Property Details

Dining Room
Living Room
Master Bedroom
Architectural Elements
Architectural Elements 2
Architectural Elements 3
Interior Doors
Exterior Doors
Custom Furniture
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The owner for over 20 years was a major importer of ceramic tile and marble to the mass merchant home center trade. He founded a company called Tilepak, which for years was the exclusive national supplier to such retailers as HomeBase, Lowes, and Builders Square. As he wandered the world looking for products for the American and Canadian markets, he encountered exotic deposits of stone, only available to the "Rich and Famous", which were being quarried by boutique manufacturers.

The principal stone at Luginsland welcomes you as you enter the front doors. From a very small quarry in Ipoh, Malaysia, came large cuts (24" X 24") of Rosso Malaga, a burgundy colored limestone with intriguing deposits of quartz crystal. At the time in the '80's, the quarry was "yielding" approximately one block per month of production. This stone was being cut and polished for a noted Southeast Asian Sultan for his summer palace. The owner was able to "negotiate" approximately 1500 square feet of the stone for Luginsland.

In 1988, Ipoh, Malaysia was referred to as "a remote location". No airport, no real highway to speak of, the only way to go to the quarries was by government van, 6 hours drive along one of the most dangerous mountain roads on the Planet. Picture washouts, trucks billowing diesel fumes, and hairpin turns. A trip worth the danger when one sees these magnificent floors.

Another beautiful and intriguing stone, this time used in the Sun Room at Luginsland, is Serpentine. A hydrostatic product in creation, this product is formed by the leeching of water through a mountain. Many refer to this as green marble, but there are contradictions to this description. The three most famous sources of Serpentine are Greece (called Tynos), Costa Rica, and the island of Formosa, now known as Taiwan. The stone for Luginsland, both on the Sun Room floor and in a lighter shade in an upstairs bathroom is from quarries in the mountainous Hualien region of Taiwan.

In the 80's and 90's, the owner was a regular guest at the Hilton Hotel in Bangkok, Thailand. The main lobby of the hotel was clad in a beautiful deep red hardwood. Knowing the principles of high traffic areas, the owner discussed maintenance and availability of this product with the hotel's General Manager. Few hardwoods could withstand "700 footprints a minute" and yet this floor looked virtually unused. It was identified as Thai Redwood and the GM told the owner that it was a restricted species ad could not be exported. Research back through the supply chain found that the product was actually Padauk, a somewhat rare and exceptional species, only still available in certain forests in Africa and in northern Burma, which was totally blocked from trade with the United States. Months of searching and negotiations with export officials in Thailand, and today, virtually the entire upstairs of Luginsland is clad in Thai Redwood.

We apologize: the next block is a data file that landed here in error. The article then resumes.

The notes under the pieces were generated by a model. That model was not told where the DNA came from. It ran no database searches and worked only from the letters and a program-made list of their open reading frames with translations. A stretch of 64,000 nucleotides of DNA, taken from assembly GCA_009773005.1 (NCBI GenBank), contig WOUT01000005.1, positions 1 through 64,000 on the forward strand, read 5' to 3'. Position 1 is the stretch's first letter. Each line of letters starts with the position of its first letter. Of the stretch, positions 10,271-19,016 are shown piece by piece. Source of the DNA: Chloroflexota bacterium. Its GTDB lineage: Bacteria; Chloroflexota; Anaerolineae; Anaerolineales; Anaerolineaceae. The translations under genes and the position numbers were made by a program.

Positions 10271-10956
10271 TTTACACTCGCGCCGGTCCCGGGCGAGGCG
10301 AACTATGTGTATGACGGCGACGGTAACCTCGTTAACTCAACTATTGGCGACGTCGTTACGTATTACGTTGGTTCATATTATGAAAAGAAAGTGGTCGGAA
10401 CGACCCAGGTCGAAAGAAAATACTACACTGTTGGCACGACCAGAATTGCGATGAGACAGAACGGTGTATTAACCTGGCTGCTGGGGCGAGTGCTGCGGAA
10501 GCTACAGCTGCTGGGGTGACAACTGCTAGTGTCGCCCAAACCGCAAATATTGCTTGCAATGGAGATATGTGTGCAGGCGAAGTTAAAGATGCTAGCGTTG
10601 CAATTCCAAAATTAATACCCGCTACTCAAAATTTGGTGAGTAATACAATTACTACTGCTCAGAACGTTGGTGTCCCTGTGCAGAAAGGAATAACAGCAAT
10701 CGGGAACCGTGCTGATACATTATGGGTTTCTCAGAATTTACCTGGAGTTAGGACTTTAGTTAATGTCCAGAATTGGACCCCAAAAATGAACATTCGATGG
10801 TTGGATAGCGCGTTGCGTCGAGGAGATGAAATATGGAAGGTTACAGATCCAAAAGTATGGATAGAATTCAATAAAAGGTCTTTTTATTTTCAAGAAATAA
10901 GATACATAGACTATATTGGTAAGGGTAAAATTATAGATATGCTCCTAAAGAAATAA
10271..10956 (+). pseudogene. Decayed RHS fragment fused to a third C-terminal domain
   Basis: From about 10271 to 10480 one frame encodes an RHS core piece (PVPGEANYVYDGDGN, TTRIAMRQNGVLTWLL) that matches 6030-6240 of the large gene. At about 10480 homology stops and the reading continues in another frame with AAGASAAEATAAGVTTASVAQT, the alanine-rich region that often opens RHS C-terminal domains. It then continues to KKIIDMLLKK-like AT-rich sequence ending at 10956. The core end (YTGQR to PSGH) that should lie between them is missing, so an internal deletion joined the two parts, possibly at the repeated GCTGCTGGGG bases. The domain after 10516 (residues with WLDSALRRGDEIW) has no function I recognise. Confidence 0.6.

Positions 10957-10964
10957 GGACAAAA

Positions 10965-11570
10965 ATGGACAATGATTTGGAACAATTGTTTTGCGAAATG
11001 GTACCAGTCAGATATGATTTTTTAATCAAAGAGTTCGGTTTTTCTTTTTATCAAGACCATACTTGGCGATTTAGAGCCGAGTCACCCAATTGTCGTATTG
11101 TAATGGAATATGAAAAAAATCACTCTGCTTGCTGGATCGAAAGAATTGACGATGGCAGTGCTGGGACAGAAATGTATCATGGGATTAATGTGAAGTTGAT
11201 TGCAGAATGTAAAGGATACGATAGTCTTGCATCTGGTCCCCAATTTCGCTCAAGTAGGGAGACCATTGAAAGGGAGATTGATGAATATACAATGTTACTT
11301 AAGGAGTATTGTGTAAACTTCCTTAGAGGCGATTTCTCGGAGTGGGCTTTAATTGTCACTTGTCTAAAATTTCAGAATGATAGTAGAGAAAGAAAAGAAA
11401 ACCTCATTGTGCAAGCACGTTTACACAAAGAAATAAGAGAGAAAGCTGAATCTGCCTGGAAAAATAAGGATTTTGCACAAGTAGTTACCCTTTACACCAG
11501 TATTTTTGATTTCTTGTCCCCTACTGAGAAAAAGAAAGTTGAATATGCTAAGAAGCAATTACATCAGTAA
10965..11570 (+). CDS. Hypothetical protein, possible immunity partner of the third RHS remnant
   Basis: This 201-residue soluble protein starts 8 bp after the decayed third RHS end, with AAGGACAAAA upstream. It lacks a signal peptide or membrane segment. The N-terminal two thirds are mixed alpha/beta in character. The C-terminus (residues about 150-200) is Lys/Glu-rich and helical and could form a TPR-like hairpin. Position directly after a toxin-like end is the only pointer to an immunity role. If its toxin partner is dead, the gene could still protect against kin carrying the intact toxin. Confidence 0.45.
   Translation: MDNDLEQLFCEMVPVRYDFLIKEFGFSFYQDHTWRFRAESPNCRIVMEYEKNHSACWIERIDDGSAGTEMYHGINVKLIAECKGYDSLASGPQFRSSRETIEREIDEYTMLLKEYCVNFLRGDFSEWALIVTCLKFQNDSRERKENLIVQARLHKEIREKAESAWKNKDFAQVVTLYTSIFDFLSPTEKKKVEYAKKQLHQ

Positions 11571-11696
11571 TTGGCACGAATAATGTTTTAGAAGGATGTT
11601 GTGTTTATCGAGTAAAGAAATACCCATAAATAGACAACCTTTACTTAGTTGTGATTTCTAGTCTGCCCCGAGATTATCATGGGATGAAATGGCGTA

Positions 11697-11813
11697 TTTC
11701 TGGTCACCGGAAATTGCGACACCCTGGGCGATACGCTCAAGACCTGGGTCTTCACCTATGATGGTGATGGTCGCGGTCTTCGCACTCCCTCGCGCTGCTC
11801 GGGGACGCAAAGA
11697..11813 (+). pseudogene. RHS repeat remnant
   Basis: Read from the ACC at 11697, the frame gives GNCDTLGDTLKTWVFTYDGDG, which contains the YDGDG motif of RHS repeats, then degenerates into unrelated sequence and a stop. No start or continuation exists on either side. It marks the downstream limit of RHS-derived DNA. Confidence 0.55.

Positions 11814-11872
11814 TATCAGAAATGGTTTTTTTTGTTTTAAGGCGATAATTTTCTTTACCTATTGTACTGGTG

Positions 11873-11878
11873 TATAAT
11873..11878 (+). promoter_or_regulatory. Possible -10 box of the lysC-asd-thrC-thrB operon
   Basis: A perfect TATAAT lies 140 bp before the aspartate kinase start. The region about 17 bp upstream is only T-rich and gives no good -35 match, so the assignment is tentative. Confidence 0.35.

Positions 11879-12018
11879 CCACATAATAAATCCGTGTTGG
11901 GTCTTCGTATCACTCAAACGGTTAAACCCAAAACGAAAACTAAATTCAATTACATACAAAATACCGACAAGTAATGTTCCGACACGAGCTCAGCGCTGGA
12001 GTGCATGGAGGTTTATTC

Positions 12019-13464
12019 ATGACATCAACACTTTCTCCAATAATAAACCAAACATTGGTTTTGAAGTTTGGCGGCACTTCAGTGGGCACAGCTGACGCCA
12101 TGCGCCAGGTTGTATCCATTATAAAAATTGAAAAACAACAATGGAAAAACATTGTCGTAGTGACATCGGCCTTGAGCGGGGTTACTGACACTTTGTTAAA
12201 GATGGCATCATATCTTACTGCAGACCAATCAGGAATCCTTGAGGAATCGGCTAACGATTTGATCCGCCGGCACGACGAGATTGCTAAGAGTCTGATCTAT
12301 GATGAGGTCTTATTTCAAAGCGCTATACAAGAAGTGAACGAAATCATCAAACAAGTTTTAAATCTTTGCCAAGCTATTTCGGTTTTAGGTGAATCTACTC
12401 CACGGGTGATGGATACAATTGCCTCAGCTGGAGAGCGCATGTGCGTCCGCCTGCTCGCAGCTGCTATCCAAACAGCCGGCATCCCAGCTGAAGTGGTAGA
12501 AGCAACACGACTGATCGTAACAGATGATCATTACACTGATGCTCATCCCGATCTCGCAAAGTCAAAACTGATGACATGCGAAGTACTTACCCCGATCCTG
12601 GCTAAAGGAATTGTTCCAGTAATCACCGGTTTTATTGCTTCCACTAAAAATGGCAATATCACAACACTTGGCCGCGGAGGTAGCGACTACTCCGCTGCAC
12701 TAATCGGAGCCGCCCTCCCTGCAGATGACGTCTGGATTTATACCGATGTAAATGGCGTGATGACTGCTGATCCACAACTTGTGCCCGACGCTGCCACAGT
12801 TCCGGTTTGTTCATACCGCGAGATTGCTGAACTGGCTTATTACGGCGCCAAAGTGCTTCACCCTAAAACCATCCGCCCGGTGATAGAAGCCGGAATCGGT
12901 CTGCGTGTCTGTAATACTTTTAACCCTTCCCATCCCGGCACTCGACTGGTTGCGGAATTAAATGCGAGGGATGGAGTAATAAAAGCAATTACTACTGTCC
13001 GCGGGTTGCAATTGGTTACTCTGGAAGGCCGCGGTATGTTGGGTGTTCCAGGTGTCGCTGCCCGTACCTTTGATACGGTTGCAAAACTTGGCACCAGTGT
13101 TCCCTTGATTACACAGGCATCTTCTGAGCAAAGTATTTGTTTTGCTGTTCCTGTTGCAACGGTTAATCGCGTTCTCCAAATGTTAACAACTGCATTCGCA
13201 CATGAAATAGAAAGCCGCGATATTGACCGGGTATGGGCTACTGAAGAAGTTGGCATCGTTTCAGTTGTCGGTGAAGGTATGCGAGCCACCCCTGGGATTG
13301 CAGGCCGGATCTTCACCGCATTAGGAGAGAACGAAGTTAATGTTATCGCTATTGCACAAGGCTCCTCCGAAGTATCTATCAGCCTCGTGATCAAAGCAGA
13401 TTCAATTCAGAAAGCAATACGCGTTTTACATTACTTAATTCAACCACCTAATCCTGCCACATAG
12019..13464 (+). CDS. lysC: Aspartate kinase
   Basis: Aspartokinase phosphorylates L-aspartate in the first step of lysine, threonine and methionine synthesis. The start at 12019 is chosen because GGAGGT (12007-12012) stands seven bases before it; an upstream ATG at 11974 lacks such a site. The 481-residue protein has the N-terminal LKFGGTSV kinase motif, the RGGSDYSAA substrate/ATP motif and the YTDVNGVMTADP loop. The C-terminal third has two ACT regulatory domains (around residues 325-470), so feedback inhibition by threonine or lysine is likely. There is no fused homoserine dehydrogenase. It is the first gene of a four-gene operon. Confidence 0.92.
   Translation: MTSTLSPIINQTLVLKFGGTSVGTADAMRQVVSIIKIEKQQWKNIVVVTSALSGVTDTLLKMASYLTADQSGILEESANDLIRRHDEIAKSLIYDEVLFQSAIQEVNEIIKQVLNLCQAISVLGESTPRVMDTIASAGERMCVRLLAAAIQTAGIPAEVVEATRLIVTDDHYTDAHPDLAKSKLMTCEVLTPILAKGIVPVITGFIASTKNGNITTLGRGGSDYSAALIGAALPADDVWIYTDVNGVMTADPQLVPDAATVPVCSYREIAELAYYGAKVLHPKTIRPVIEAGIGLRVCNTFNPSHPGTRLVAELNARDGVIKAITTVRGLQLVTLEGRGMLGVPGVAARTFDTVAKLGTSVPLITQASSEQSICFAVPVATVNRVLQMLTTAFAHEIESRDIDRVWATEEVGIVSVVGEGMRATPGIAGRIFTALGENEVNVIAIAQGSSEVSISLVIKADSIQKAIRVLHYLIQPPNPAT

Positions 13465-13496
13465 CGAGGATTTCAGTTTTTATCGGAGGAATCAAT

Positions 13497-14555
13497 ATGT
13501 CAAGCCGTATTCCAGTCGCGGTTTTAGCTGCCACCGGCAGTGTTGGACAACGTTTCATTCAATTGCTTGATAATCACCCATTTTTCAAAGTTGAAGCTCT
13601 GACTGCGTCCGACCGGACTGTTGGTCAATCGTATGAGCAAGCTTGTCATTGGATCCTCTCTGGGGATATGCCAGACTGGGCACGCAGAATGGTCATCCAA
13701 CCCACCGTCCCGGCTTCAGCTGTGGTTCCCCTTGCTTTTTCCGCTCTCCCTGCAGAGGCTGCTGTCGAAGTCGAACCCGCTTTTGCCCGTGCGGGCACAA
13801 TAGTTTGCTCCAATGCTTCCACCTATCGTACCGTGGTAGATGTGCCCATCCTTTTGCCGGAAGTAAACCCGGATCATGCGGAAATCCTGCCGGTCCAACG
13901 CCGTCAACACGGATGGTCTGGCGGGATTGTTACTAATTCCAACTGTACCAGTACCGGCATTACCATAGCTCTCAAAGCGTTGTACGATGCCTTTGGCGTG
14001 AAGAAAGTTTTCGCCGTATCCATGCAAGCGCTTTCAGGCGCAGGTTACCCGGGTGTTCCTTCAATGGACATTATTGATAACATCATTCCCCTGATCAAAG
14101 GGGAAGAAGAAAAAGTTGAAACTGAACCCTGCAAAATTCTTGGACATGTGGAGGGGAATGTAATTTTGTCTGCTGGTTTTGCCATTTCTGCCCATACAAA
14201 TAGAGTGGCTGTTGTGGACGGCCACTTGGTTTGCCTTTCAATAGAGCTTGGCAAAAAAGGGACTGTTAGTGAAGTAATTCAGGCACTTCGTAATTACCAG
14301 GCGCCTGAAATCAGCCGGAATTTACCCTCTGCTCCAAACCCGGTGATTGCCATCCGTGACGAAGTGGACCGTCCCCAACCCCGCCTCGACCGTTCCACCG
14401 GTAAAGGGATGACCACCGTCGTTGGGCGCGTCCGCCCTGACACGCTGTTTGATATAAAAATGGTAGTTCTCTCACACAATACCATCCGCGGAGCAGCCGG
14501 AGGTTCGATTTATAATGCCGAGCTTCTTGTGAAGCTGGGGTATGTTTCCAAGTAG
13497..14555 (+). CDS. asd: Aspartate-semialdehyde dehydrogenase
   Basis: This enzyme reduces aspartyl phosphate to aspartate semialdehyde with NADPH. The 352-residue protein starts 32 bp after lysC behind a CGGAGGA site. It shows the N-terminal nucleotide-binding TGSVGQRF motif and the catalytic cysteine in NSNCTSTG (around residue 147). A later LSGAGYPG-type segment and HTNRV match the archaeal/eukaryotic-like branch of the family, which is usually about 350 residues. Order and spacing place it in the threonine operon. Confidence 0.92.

Months later as flooring started to arrive in California, top-loaded on tile containers, it was apparent that the moisture content of the wood was significantly higher than allowable in Central California's dry climate. As the owner sat on the Board of Directors of one of America's largest timber companies, he requested they run moisture meters on the product, and when found to be 24% (8-12% is standard for California) he inquired about renting kiln time to prepare the product for installation. He was informed that soft wood kilns would "explode" if subjected to this exotic Asian hardwood, and was then informed by the Forestry School at the University of Wisconsin that the nearest kilns were in Evansville, Indiana.

Cost prohibitive to ship the product cross country, the owner researched and found a specialty dry kiln operator in Linden, California, whose business is the drying of exotic woods and typically works on cuts for museum quality furniture, musical instruments such as ballalankas, and other small projects. The specialized kiln was occupied for many months.

The wood was so hard that it was difficult to find a local craftsman to do the installation. Eventually the owner found the "Three Brothers Caromatsov", like something out a Saturday Night skit... three Romanian brothers who swam the Danube River to escape Ceausescu's Communist regime and were now working in northern California installing floors. They were truly Old World craftsmen.













































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